Can Lifting Weights Really Stunt Growth?

Weightlifting is perhaps the most popular activity with bodybuilders, but weight training is also integral to any fitness and exercise routine. It is crucial for building muscle mass and also helps with weight loss and toning the body. While there’s no disputing these health benefits for adults, children, adolescents, and young adults, who are still growing are often concerned about possible growth retardation that can result from weight lifting. But does lifting weights really cause such a problem or is it just another myth?

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Effects Of Weight Lifting On Growth

“Because of the high impact or stress on the joints and bones from weight lifting, there have been fears that weight lifting at an early age can damage the growth plates, stunting growth”

Bone growth in children and adolescents is influenced by the epiphyseal plates or growth plates, which are cartilage plates at the ends of bones. They regenerate and divide throughout the growth phase, promoting bone formation in the process. This process only comes to a halt when you reach your full height, at which point the growth plates undergo mineralization, transforming into the bone ends themselves. Because of the high impact or stress on the joints and bones from weight lifting, there have been fears that weight lifting at an early age can damage the growth plates, stunting growth.

In addition to fears of damage to growth plates from stress, there has also been some concern that increased testosterone production from weightlifting can lead to closure of growth plates, causing growth retardation.

Is Lifting Weights Safe Or Not?

“A 2008 study by researchers from the Veterans Administration Medical Center demonstrated that increased testosterone levels, associated with weight lifting, don’t necessarily stunt growth, but can actually cause increases in bone length and density”

According to leading experts like Avery Faigenbaum, from the College of New Jersey, the idea that lifting weights stunts growth arises from myths and misinterpretation of study findings that only pertain to small groups. For example, studies focused on athletes or workers in sports and industries suited to people with shorter height, have often been used as evidence for the negative impact of weight lifting on growth. However, more recent studies that weight or resistance training can be highly beneficial for young adults and teenagers. Researchers from Germany’s Institute of Training Science and Sports Informatics in Cologne found that the strength gains were substantial for all age groups. This strength increase does not manifest in bulk, as it does in older adults, which is why the gains were not recognized earlier. Additionally, a 2008 study by researchers from the Veterans Administration Medical Center demonstrated that increased testosterone levels don’t necessarily stunt growth, but can actually cause increases in bone length and density.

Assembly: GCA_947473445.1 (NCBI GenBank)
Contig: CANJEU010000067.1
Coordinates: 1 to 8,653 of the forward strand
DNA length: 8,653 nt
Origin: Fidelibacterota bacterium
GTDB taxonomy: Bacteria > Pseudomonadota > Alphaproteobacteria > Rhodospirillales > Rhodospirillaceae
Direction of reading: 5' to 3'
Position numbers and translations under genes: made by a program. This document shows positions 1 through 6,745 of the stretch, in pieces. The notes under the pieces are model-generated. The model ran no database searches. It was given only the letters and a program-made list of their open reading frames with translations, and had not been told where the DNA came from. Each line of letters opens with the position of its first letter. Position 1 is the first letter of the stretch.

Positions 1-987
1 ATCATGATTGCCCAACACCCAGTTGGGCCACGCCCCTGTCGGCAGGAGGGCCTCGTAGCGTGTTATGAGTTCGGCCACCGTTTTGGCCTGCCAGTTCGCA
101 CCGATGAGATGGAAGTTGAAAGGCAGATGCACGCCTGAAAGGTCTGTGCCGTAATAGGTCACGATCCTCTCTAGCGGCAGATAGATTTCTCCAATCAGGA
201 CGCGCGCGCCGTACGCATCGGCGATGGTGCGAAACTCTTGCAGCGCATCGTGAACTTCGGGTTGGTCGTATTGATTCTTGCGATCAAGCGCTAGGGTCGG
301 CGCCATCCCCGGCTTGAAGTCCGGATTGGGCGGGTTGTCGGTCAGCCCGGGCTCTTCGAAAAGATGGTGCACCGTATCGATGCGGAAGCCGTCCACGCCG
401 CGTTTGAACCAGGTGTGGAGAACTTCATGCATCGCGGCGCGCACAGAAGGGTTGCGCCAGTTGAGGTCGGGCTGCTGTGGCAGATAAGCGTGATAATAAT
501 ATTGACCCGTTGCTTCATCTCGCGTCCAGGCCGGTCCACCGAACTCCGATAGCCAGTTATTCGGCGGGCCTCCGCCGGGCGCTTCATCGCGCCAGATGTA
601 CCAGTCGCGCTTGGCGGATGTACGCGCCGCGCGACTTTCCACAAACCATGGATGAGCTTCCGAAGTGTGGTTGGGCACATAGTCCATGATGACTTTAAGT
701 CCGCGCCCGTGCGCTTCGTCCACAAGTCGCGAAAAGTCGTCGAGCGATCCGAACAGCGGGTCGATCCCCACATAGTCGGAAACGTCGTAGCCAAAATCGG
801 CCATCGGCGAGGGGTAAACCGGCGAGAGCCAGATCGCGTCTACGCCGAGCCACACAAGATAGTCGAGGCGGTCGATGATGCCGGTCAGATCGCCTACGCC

This basically means that you shouldn’t believe everything you hear. In the case of lifting weights stunting growth, the argument is logical, but it is now a myth, based primarily on redundant or restrictive study findings that have since been overturned. The evidence today clearly demonstrates that weightlifting can be one of the best activities to include in any fitness program for adolescents and young adults because of its strength building effect, as well as its positive effect on bone growth and density.

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